Collecting my first set of data!

It’s been just over 3 weeks since I finished collecting my first complete set of data, which includes a short narrative and one-to-one interview.  When I received the email confirming that the participant would like to go ahead with the study I was elated! Overjoyed!  Someone out there actually wants to be part of my study.  Finally!

The search for suitable research participants that fit the participant profile of my study is a long and drawn out process and, frankly, is taking longer than I had anticipated.  The initial leads that I had used were off to a good start: emails exchanged, interest expressed. And then the summer hit, which is the high season in terms of English language teaching schedules.  I’ll have to wait till the autumn when things calm down a bit to approach my leads again.  More waiting.  It is slightly worrying as I’m hoping to finish my data collection as soon as possible but no cause for panic (for now).

The first stage of my study involves sending a pdf of my narrative to my research participant and they, in turn, respond by writing a narrative of their own.  The narrative I received in this case was detailed and brief.  I was hoping for more information but, due to the time constraints the participant was under, I could see why it was short.  The information that was shared enabled me to produce a good interview schedule.  By “good” I mean the details in the narrative provided me with a clear overview of this individual’s point of view and therefore it was an easier task to think about what questions I wanted to ask them.  I remember feeling confident about the interview questions and I carried that sense of confidence into the interview, which, upon reflection, helped to relax me.

Before their arrival we had agreed on a place and time and I went about 30 minutes early to do a sound check.  The meeting took place in a cafe and in my previous experience, the recording can be very hard to understand if the background noise (i.e. music, espresso machine, kitchen sounds etc.) is too loud.  So I sat at three different tables to check which table was the best for recording.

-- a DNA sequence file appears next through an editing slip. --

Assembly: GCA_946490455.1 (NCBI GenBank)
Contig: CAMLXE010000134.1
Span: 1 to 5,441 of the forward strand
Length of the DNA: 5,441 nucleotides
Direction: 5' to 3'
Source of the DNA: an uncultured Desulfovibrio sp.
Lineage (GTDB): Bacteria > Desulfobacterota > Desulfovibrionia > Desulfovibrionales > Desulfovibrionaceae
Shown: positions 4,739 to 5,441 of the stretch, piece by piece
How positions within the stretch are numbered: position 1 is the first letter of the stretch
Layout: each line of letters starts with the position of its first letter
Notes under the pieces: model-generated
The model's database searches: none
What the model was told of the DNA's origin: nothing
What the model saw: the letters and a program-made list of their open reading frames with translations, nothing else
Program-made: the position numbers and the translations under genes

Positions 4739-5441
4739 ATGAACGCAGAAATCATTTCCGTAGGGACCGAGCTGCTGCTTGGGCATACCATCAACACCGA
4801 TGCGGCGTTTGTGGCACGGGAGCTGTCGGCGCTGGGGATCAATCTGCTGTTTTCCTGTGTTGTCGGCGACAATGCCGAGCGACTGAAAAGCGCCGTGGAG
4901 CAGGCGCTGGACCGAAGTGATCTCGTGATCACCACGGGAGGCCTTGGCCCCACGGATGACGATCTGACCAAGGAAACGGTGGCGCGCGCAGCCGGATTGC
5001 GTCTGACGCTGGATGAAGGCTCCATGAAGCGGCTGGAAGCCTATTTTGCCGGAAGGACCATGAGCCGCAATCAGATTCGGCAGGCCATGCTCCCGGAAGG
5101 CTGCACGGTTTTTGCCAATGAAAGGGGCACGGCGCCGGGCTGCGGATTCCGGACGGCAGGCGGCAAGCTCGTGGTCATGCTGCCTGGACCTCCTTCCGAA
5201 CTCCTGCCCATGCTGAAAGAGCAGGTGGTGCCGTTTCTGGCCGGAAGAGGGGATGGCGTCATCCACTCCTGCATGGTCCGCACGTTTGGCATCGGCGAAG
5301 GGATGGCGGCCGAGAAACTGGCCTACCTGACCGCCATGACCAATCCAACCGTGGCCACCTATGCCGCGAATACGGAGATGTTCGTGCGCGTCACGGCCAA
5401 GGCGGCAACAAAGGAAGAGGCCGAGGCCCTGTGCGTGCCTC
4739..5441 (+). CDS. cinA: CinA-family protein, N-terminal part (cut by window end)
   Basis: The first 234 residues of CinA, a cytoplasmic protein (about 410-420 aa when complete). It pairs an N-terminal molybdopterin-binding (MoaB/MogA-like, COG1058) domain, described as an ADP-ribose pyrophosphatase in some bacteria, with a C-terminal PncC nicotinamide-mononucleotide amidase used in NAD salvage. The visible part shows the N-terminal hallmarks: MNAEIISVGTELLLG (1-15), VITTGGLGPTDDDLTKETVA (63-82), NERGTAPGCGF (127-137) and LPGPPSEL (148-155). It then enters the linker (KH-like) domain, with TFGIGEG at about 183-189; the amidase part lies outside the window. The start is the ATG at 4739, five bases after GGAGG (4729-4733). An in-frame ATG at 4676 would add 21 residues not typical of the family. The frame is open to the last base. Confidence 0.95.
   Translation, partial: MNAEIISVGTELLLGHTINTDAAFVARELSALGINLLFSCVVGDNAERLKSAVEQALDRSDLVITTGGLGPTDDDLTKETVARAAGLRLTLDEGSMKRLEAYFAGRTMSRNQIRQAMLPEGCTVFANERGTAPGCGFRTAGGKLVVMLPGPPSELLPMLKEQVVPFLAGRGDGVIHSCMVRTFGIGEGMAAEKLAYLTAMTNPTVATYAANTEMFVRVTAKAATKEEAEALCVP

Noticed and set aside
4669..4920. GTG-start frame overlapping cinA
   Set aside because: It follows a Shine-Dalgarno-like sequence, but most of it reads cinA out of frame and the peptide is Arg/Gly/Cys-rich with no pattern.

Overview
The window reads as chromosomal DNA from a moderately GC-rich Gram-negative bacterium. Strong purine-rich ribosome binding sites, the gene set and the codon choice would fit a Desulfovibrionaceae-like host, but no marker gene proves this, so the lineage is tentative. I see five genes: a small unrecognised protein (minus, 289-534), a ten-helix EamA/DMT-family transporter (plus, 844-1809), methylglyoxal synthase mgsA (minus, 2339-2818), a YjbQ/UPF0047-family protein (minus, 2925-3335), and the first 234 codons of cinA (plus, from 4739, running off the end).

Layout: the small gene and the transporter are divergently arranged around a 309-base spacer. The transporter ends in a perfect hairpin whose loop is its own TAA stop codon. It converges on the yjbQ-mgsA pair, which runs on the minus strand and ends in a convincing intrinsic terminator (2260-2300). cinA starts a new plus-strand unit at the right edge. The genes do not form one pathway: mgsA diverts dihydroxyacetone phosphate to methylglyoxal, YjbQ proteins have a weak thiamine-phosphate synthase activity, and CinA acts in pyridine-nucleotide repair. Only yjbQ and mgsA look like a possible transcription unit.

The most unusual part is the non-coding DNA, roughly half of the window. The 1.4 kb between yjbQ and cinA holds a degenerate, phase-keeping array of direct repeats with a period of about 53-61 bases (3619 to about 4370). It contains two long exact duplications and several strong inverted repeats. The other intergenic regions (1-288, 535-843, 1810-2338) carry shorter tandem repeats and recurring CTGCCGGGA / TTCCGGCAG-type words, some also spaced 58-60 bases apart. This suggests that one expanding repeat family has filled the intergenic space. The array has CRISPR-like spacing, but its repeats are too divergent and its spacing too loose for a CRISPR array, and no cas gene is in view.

The actual interview itself was a pleasant experience.  The flow of the conversation was very natural and my interviewee was happy to go into more detail in order to clarify some areas of their narrative.  The interview itself lasted about 30 minutes which was enough time, in my mind, to collect further data, given that this is not a life-story study.

Since the interview event I’ve listened to the recording several times and have chosen not to transcribe anything yet.  I haven’t decided on what I need to transcribe as well as the format I’d like to write it out.  Those, for me, come as I continue to develop the methodological stance on defining “the” narrative.

2 thoughts on “Collecting my first set of data!

  1. Interesting read, Eljee. Noting the snapshot of your recording device, here are some things I have learned about recording data. (a) An iPhone is likely to stop recording if someone calls you mid-interview (even if you don’t answer). It may be a good idea to set it to ‘flight mode’ before starting the interview. (b) There are some issues with encryption and password-protection which you may need to check against the School’s policy on IT security. (c) It’s NOT paranoid to use two recorders. (d) A microphone with a polyester cover, which you can plug into your iPhone can dramatically imrpove the quality of the recording. A bidirectional mike, if you can get one, is quite worth looking into.


Thanks for reading and please leave a comment

Fill in your details below or click an icon to log in: Logo

You are commenting using your account. Log Out /  Change )

Twitter picture

You are commenting using your Twitter account. Log Out /  Change )

Facebook photo

You are commenting using your Facebook account. Log Out /  Change )

Connecting to %s

This site uses Akismet to reduce spam. Learn how your comment data is processed.